I really don't care about other leagues. If they're not baseball, it doesn't matter what they do.

What I hate to see is baseball teams trade away their stars for prospects. Such a system perpetuates baseball's caste system, allowing the rich teams to continue to be rich while the developing teams will be forever developing.

Dibbs
06-23-2009, 07:54 PM
Trade deadline should moved to mid-August at the earliest.

No way. I would go in the other direction. It would be completely unfair to have trades going down close to September.

TommyJohn
06-23-2009, 08:05 PM
I really don't care about other leagues. If they're not baseball, it doesn't matter what they do.

What I hate to see is baseball teams trade away their stars for prospects. Such a system perpetuates baseball's caste system, allowing the rich teams to continue to be rich while the developing teams will be forever developing.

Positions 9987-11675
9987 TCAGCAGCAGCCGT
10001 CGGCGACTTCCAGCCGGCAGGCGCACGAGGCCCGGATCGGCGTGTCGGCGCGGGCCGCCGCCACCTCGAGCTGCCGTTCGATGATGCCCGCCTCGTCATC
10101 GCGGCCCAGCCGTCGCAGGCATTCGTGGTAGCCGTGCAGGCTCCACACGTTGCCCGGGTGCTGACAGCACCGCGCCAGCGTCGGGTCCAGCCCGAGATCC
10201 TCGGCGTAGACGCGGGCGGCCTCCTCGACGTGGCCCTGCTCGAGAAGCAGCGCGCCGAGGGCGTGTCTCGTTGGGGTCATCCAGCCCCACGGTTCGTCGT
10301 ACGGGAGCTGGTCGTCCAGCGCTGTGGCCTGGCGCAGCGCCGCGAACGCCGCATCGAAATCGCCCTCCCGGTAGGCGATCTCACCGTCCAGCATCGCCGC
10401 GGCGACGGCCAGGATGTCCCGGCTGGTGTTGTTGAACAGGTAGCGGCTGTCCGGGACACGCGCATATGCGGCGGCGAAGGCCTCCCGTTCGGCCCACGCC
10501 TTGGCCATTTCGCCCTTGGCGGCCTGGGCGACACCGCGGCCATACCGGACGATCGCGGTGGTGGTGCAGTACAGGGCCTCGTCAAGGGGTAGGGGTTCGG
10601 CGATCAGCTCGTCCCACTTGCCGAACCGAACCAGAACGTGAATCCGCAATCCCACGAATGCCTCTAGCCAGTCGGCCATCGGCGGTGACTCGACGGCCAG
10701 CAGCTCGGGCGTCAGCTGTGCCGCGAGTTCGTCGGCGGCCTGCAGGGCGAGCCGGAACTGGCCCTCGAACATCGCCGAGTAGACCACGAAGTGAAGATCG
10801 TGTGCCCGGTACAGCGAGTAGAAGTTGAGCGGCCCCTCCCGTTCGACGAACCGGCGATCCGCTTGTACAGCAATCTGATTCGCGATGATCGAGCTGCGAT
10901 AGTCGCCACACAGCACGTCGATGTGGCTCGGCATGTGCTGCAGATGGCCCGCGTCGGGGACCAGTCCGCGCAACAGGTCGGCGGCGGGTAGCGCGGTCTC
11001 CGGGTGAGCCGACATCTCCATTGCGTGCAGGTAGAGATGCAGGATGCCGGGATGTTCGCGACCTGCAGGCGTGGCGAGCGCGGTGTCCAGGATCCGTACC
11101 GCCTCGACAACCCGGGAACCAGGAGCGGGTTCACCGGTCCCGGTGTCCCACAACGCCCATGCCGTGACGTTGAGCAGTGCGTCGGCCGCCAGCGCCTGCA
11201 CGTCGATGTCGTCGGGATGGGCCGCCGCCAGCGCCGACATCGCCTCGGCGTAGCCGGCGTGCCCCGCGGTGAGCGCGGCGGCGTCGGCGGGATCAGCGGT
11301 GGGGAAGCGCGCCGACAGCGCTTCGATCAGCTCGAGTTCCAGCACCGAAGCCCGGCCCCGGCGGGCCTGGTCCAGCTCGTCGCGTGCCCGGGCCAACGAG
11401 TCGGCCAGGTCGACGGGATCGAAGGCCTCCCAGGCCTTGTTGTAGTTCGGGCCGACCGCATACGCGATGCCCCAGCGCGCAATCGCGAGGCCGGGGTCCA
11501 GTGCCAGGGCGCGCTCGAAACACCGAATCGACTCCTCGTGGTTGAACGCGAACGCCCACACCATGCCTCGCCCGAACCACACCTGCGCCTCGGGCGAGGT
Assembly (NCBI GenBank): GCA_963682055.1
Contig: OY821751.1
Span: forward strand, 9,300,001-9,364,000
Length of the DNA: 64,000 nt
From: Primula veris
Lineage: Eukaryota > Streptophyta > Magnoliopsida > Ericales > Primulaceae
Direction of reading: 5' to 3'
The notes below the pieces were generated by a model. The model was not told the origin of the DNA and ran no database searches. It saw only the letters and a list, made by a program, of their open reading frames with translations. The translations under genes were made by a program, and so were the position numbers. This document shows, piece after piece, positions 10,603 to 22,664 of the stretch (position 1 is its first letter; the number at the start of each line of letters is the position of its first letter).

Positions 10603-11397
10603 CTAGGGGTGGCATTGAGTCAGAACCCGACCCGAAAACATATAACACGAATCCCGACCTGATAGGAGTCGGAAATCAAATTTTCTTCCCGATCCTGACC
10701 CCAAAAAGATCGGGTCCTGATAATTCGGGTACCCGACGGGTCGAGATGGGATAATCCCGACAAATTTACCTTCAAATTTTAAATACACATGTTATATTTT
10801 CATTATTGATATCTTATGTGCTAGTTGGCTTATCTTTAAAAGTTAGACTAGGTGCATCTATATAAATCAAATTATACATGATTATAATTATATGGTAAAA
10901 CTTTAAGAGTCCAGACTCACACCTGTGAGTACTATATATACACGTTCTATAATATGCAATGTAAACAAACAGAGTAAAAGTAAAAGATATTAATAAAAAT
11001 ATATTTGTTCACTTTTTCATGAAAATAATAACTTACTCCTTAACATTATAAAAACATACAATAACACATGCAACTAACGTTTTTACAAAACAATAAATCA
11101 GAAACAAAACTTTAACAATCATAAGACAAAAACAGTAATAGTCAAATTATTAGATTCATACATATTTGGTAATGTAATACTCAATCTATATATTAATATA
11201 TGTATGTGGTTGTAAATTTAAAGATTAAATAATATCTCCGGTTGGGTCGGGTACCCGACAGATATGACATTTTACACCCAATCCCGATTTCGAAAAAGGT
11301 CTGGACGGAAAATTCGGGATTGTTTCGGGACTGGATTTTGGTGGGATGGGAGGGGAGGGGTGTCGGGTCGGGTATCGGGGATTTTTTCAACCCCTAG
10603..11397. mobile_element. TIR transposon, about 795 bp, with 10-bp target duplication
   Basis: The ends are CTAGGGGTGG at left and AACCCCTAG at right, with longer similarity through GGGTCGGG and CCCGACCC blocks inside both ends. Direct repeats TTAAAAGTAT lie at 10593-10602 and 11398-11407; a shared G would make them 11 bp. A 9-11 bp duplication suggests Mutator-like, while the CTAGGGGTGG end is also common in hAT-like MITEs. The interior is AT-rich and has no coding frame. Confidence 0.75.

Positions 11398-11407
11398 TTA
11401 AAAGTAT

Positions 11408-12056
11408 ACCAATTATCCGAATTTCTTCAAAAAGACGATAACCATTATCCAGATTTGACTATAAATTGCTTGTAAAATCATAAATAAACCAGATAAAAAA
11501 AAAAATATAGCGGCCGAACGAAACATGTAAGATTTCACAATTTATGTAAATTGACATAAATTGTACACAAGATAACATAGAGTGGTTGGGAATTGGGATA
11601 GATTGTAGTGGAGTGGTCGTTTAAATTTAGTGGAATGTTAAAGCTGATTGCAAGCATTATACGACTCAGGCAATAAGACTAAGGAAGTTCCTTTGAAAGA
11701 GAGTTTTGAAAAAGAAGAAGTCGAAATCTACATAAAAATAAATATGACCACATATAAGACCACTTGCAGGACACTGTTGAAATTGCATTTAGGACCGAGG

Charlie Finley tried to sell Rollie Fingers, Joe Rudi and Vida Blue to the Red Sox and Yankees, respectively back in 1975 or 76. Bowie Kuhn invoked the "best interests" clause and voided the deals. Finley responded by calling Kuhn the "Village Idiot" but in my opinion, Kuhn knew exactly what he was doing and was smart to void the deals, even though it was basically a precusor of what was to come.

Lip Man 1
06-23-2009, 08:35 PM
Bowie also voided a later deal when Finley sent Blue to the Reds for 100,000 and Dave Revering.

And the original trading deadline at least through the mid 80's was June 15th.

Those were the dates the Sox got players at the last minute like Chet Lemon, Ed Farmer and Julio Cruz.

Lip

canOcorn
06-23-2009, 08:40 PM
I'd be open to dealing any one of the Dye, Konerko, Dotel, Jenks to Bawwston for one of the Bowden, Bard, Buchholz, ect. I'd include Linebrink, but he's got negative value at this point. It won't happen because Boston expects Beckham, Danks, Danks, Dotel and Jenks for Masterson.